Guatemalan President Alejandro Giammattei presented to Congress on Friday an initiative to drastically increase the prison sentence for human traffickers, with sentences of up to 30 years for the worst offenders.
For many years, Guatemala has been an important transit country for poor Central American migrants – including Guatemalans – who make the treacherous journey across Mexico to the United States in search of a better life.
But the Guatemalan government has tried to crack down on people smuggling gangs after dozens of migrants died in high-profile incidents, either through overcrowding in transport vehicles or at the hands of criminal groups.
Giammattei suggested that the penalties for smugglers, so-called “coyotes”, be increased to between 10 and 30 years from the 2 to 5 years currently specified under Guatemalan law.
“I reaffirm my government’s commitment to increase prison sentences against coyotes and traffickers,” Giammattei said in a speech to Congress, adding that the United States should also extradite human traffickers.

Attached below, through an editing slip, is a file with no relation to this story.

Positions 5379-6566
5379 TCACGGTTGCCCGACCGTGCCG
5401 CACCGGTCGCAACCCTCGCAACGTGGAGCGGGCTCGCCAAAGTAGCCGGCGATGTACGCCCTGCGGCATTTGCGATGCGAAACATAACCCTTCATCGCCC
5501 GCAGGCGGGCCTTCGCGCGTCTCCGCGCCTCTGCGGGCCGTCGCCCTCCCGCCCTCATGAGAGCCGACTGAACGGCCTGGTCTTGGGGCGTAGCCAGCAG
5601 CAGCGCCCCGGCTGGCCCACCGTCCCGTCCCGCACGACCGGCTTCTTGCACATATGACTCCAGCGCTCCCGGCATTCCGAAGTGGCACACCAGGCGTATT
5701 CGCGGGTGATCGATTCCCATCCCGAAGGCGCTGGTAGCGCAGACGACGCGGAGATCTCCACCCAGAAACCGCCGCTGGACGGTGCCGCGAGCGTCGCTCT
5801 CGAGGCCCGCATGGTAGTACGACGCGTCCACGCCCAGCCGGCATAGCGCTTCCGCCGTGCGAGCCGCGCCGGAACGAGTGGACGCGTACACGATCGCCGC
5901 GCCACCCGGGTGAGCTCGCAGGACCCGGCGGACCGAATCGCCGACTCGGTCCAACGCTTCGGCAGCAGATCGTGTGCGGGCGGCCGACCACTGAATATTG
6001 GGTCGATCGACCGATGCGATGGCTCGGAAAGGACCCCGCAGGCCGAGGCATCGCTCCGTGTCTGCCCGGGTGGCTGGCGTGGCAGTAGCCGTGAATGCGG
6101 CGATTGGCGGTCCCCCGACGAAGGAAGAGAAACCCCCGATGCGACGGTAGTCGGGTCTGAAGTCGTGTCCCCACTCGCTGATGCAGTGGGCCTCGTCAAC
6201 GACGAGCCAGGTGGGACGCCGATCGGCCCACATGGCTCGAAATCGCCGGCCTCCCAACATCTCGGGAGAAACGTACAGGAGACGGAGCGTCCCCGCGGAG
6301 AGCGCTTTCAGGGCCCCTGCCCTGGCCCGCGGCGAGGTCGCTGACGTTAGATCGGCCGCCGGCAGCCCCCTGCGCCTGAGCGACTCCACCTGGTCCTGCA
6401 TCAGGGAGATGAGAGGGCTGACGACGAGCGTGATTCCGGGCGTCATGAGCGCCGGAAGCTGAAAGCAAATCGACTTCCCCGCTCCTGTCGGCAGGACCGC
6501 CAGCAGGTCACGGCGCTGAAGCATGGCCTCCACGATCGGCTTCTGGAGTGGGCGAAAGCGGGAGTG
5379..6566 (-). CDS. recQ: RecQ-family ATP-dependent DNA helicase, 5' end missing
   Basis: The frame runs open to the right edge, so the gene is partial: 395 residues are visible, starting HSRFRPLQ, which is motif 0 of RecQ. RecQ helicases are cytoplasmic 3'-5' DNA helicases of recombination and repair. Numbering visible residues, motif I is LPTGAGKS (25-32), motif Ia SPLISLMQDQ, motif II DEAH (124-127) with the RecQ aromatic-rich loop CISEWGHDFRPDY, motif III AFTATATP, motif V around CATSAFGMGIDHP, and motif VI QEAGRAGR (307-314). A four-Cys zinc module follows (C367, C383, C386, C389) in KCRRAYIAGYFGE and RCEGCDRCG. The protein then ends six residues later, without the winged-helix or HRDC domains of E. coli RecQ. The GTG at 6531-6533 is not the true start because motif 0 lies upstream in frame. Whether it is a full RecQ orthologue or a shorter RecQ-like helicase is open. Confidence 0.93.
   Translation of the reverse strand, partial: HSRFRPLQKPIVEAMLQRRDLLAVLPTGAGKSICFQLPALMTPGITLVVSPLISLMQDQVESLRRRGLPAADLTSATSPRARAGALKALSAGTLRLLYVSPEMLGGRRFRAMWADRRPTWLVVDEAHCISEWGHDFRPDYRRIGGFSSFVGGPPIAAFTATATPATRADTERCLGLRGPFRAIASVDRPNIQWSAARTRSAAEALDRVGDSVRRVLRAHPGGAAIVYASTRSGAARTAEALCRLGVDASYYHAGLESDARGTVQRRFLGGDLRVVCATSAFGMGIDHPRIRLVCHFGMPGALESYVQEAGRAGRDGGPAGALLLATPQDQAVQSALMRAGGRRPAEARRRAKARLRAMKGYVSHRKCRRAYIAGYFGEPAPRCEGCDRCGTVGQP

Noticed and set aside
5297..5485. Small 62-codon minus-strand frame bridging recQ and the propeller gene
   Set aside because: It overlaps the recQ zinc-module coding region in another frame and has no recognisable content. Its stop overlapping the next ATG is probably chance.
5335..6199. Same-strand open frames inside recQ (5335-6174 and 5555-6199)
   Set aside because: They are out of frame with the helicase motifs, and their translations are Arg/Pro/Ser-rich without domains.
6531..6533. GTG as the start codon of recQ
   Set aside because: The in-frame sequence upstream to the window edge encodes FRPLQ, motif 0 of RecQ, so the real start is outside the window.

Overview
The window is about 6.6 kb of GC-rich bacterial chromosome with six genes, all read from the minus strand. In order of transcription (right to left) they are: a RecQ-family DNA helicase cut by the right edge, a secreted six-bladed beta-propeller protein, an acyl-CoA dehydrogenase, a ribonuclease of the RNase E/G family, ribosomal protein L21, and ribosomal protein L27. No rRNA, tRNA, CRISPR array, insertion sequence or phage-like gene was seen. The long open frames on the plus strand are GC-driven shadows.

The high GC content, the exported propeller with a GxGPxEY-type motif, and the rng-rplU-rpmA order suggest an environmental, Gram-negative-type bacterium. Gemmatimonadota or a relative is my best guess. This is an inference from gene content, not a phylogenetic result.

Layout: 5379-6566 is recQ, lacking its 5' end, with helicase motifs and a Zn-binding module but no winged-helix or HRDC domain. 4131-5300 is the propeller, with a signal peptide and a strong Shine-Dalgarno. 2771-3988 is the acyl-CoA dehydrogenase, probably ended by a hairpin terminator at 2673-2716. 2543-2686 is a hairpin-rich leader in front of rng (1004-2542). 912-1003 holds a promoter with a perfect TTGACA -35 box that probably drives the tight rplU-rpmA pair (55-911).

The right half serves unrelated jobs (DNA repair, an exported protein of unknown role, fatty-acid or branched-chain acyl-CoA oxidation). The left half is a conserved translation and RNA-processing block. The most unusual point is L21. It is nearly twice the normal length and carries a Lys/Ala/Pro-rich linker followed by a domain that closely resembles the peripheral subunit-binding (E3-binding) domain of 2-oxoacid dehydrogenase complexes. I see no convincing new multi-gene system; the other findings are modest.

The proposal states that if smugglers transport minors, pregnant women or migrants are subjected to inhuman treatment, the penalties may be even higher.
Giammattei’s announcement comes weeks after the deaths of 55 mostly Guatemalan migrants when the overcrowded truck carrying them through southern Mexico overturned.
The Guatemalan president demanded that the reform be adopted as a matter of national urgency. But the changes must first be debated and approved by at least two-thirds of the 160 members of Congress.
The bill is considered to have a good chance of going through because the ruling party could get the necessary votes through alliances and the support it has from other benches.
Guatemala’s migration authorities said on Friday that they are also keeping an eye on another possible caravan of migrants who would leave Honduras this weekend and try to cross Guatemala.